A MOOC for How to Learn Math(s)

I can thoroughly recommend the MOOC, by Prof Jo Boaler on the Stanford EdX platform “EDUC115N How to Learn Math.” It is available until Sept 27th and you can start it anytime until then. Whilst I have started other MOOCs and not got past the first section, I found this one so compelling that I stayed up late into the night and pounced immediately when they released the next section.

According to the course info:

The purpose of this course is to help parents, teachers, administrators and others learn important research ideas that will help students learn mathematics effectively.

The course gives an accessible and jargon-free explanation of some of the research in maths learning and gets you to think about how you’d relate that to your own practice, either as a teacher or as a parent helping their child with homework.

Why do I think it’s so important? There are a number of reasons:

1- The course gets you to think about how people get negative messages about maths and why people can be so strongly affected by them. Within this there was an excellent section on stereotype threat which brought in a number of aspects I wasn’t previously aware of. You also consider how powerful mindset is and the sorts of techniques you can use to try to change mindset (this is based on the work of Carol Dweck – ref below).

2. There was a good discussion about how to handle mistakes and some accompanying videos of a classroom teacher putting this theory into practice. This is something I find really difficult – I want to jump in with the right answer rather than guide them towards realising how to get to the answer.

3. There were hints and tips (incl video demonstration) of how to encourage students to communicate their answers in different ways, visual, verbal, diagrammatic, symbolic etc. This is a really important skill which is often neglected. It also showed the importance of getting students to explain different ways of reaching an answer and valuing those different perspectives.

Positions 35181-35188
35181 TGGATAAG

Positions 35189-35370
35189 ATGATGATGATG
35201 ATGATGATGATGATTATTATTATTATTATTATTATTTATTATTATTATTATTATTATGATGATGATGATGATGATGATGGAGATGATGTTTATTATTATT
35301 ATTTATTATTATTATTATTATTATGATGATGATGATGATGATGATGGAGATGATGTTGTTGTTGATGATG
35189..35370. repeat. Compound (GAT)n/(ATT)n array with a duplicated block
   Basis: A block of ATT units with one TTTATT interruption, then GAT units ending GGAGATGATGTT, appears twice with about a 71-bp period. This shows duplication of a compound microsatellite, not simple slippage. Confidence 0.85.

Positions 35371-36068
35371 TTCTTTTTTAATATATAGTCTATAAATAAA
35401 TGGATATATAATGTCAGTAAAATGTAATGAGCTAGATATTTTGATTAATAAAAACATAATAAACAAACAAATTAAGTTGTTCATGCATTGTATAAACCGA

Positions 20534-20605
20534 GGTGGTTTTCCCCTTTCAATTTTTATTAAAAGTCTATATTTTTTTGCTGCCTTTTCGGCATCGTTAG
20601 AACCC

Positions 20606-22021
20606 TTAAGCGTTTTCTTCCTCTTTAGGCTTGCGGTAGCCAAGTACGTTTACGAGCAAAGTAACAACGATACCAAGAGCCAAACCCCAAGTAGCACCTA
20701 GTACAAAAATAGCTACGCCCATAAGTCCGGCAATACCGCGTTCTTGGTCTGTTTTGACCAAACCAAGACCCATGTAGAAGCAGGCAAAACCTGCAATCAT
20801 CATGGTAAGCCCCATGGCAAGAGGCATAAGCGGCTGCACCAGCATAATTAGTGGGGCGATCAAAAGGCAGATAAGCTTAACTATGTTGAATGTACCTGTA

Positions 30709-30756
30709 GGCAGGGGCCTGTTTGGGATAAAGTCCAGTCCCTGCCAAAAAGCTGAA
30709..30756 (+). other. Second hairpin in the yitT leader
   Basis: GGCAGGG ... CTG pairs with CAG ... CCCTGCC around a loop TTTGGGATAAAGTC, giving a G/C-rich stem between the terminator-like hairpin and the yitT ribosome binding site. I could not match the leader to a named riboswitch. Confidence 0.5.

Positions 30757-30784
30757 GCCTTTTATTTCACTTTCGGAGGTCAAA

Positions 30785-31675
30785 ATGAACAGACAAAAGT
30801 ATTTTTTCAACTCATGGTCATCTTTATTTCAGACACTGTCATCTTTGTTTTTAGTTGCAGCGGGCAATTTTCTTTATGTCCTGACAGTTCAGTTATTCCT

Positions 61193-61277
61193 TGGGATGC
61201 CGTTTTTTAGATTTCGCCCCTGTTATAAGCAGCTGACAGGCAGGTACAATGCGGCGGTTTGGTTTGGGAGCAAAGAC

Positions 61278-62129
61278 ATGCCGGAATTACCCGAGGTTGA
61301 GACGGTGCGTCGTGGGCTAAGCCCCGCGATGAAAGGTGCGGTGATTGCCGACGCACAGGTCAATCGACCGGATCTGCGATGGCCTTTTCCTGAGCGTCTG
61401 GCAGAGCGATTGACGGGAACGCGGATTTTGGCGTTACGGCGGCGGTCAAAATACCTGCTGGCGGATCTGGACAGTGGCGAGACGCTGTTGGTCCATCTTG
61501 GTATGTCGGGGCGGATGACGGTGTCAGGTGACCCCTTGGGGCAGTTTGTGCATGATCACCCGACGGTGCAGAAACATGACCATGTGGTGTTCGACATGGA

4. The course considered how to help develop a positive attitude about maths. I don’t think I can do it justice here – you really need to watch the videos.

Some excellent references:

Paul Lockhart’s: A Mathematician’s Lament

Steele, Claude M. (2011).  Whistling Vivaldi:  How stereotypes affect us and what we can do (issues of our time). New York, NY:  W. W. Norton and Company.

Dweck, Carol S. (2007).  Mindset:  The new psychology of success.  New York, NY:  Random House.

Jo Boaler’s book “Elephant in the Classroom” covers much of this course’s material.


About JennyAKoenig

I specialise in science education and communication. Projects have included maths education for bioscientists, study skills for scientists with specific learning difficulties and pharmacology: bringing the science behind how medicines work (or don't!) to a wider audience. I have a PhD in Pharmacology from the University of Cambridge and a BSc (Hons 1) from the University of Sydney. Until Sept 2015 I divided my time between my science education and communication consultancy Science ETC (see www.sci-etc.co.uk) and teaching at Lucy Cavendish College (where I was a Fellow). I am now a secondary science and maths teacher.
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3 Responses to A MOOC for How to Learn Math(s)

  1. Hazel Corradi says:

    I have also done this course and thought it interesting, entertaining, and very helpful.

  2. Suzi Wells says:

    Just to echo the comments here – I thought this was a great course and found the classroom videos particularly helpful. It seems like a MOOC that doesn’t need to be a timed event (there’s little meaningful interaction with other participants) so I wonder if they might make it into an open resource.

  3. Vicki Tariq says:

    If you missed out on the MOOC, try reading Jo Boaler’s book, “The Elephant in the Classroom”. I’m two thirds of the way through it and can thoroughly recommend it. It is totally jargon-free and extremely easy to read – in fact, I’m having difficulty putting it down! I’ve also found myself reflecting on my own experiences of being taught maths at primary and secondary levels in England – the traditional way and not exactly pain-free.

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